Let`s start this endeavor with a simple definition: A blog is a web-site on which an individual or group of users record opinions, information, etc. on a regular basis.

Now, there are thousands and thousands of individuals or group of users that spew out all sort of garbage on the blogosphere so the question you, dear reader, should ask yourself is this; “why should I spend time on this particular blog?”

That is the question your humble writer will try to answer by constantly challenging your established worldview and thus prompting intellectual discourse. Admittedly, there is also a great deal of self interest in this project as it will help structure thoughts and refine viewpoints.

Before starting the very first blog post it would be in its place to explain why the site is dedicated to the great Austrian economist Eugen von Böhm-Bawerk. Böhm-Bawerk wrote extensively on capital theory. His magnum opus was actually called Capital and Interest and needless to say, it is his writings on capital theory that underpin the analysis that will be provided here and as such make Bawerk.net rather unique relative to all the Keynesian and Monetarist quackery you will encounter.

In today`s world, intellectuals have completely disregarded the importance of capital in an economic system and consequently become hapless Krugmanties with sole focus on aggregates. Their whole concept of an economy is simply two very big aggregates that need to be balanced through centrally planned management. If aggregate supply in any sense is larger than aggregate demand we need to fine-tune the system with mathematically precision. Paul Krugman, Mario Draghi, Jacob Joseph Lew, Haruhiko Kuroda and Benny Shalom Bernanke belong to a tiny elite blessed with omniscient powers to know exactly what the price of a Portuguese five year bond ought to be at any given time. If it is anything but, then more fine-tuning is in its place.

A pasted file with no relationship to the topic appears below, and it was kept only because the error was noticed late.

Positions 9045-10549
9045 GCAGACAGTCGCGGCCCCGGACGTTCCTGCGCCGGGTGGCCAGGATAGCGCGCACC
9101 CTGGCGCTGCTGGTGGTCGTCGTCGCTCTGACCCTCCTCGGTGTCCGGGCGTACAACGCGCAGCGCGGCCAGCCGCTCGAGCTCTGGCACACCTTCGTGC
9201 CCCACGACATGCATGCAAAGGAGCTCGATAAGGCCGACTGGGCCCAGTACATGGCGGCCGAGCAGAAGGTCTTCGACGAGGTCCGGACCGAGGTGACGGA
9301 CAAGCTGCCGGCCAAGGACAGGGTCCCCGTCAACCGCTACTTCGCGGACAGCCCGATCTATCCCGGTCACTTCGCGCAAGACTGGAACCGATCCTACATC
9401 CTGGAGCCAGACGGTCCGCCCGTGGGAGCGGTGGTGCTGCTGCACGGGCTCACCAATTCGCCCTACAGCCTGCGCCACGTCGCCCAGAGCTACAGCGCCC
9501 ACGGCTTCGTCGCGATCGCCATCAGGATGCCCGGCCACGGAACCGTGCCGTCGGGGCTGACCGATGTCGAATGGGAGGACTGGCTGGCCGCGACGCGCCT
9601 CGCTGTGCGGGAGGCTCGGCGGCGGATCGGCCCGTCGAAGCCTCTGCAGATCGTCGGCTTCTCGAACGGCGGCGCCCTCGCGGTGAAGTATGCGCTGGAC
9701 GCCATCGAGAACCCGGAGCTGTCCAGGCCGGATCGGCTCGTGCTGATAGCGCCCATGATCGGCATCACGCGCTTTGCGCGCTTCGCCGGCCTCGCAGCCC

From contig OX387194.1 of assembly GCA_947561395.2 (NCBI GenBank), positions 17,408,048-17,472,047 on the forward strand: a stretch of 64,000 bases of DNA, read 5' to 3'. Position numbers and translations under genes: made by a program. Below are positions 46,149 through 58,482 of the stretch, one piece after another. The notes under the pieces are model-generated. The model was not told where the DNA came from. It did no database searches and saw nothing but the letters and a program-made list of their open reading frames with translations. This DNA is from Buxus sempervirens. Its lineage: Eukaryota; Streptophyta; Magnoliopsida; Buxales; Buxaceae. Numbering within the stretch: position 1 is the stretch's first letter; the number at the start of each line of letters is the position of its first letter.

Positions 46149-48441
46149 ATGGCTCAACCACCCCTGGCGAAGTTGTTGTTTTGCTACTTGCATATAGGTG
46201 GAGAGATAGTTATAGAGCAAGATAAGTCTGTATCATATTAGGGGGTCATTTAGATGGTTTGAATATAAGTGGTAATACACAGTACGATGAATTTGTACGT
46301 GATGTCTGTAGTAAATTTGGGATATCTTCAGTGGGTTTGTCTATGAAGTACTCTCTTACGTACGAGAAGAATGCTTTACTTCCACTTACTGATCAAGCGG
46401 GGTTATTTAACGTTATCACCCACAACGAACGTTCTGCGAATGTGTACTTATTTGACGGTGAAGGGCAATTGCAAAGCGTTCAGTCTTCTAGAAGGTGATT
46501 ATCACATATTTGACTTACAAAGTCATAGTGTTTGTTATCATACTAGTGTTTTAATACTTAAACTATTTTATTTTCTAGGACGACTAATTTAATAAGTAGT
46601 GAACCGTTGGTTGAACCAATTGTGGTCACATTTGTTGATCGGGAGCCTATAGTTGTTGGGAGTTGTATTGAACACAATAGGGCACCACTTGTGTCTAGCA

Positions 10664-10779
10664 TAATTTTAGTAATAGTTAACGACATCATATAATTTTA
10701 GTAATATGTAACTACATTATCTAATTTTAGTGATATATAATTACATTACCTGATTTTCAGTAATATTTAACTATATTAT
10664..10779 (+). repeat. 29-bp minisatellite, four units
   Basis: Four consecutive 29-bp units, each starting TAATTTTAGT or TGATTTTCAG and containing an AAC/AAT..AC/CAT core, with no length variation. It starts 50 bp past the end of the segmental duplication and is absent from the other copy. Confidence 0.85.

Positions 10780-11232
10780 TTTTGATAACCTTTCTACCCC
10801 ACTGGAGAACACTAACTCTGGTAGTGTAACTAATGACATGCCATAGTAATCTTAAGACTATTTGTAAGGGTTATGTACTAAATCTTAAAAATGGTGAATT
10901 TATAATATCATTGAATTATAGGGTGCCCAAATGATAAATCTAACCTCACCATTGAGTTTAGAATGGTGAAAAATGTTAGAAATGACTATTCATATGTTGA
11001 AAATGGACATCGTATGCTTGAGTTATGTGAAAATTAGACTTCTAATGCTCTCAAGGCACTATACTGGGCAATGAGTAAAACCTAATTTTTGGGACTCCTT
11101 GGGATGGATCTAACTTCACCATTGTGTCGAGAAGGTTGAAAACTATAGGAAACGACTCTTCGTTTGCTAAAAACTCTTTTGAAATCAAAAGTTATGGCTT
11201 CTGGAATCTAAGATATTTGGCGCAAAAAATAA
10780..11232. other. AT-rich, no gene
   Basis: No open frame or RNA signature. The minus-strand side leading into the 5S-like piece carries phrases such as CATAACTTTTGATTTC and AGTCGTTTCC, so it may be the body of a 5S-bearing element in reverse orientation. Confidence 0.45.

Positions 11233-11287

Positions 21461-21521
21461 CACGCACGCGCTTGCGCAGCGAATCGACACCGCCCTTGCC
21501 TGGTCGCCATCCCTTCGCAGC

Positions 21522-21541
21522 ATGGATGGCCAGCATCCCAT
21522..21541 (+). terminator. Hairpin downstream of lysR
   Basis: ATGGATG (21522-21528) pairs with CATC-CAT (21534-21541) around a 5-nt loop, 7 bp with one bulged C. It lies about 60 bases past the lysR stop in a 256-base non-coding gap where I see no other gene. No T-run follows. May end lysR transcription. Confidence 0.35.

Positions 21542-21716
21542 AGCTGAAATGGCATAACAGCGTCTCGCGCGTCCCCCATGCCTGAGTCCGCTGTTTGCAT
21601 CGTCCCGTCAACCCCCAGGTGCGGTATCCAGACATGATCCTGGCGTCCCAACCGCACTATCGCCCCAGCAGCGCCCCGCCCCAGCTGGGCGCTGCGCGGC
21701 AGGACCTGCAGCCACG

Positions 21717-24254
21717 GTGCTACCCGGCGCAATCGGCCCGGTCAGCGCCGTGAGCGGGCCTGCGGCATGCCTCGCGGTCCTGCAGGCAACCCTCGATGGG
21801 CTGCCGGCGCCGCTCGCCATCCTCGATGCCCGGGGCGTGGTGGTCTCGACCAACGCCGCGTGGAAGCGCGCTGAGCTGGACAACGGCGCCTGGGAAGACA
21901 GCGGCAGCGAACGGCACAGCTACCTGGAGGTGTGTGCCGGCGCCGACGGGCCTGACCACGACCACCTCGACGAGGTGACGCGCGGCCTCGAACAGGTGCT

What Böhm-Bawerk as early as the 1880s showed us is the importance of disaggregates, namely the capital structure of an economy. His theories were later refined by Ludwig von Mises, Friedrich von Hayek and Murray Rothbard, but the credit for a solid breakthrough in capital based economic theory lay squarely with Eugen von Böhm-Bawerk. Therefore, this blog will be in his name.

And with that introduction it seem proper to start with some comments on the perversion our omnipresent masters call the capital market.

A capital market will through the objective standard of pricing allocate resources to their highest bidder. The highest bidder will always be the most productive user of said capital as a direct implication of Say`s Law, stating that supply creates its own demand. Any use of a generally accepted medium of exchange is exactly that, a medium of exchange, nothing more and nothing less. Effective demand comes from production. However, our masters does not like to work, so through history they came up with an elaborate scheme to extract wealth (demand) without first producing equal value. It is called centralized money creation and fractional reserve banking. With it, they can decouple production and consumption and only in that sense is money the root of all evil – capital distortions, bubbles, depressions and the untold misery borne by the clueless middle class worker who lost his job and then his productive power to express effective demand is the fault of our monetary masters!

The next step was of course to infect capital markets with this sort of fraudulent behavior and more than anywhere else has the market for loanable funds been affected.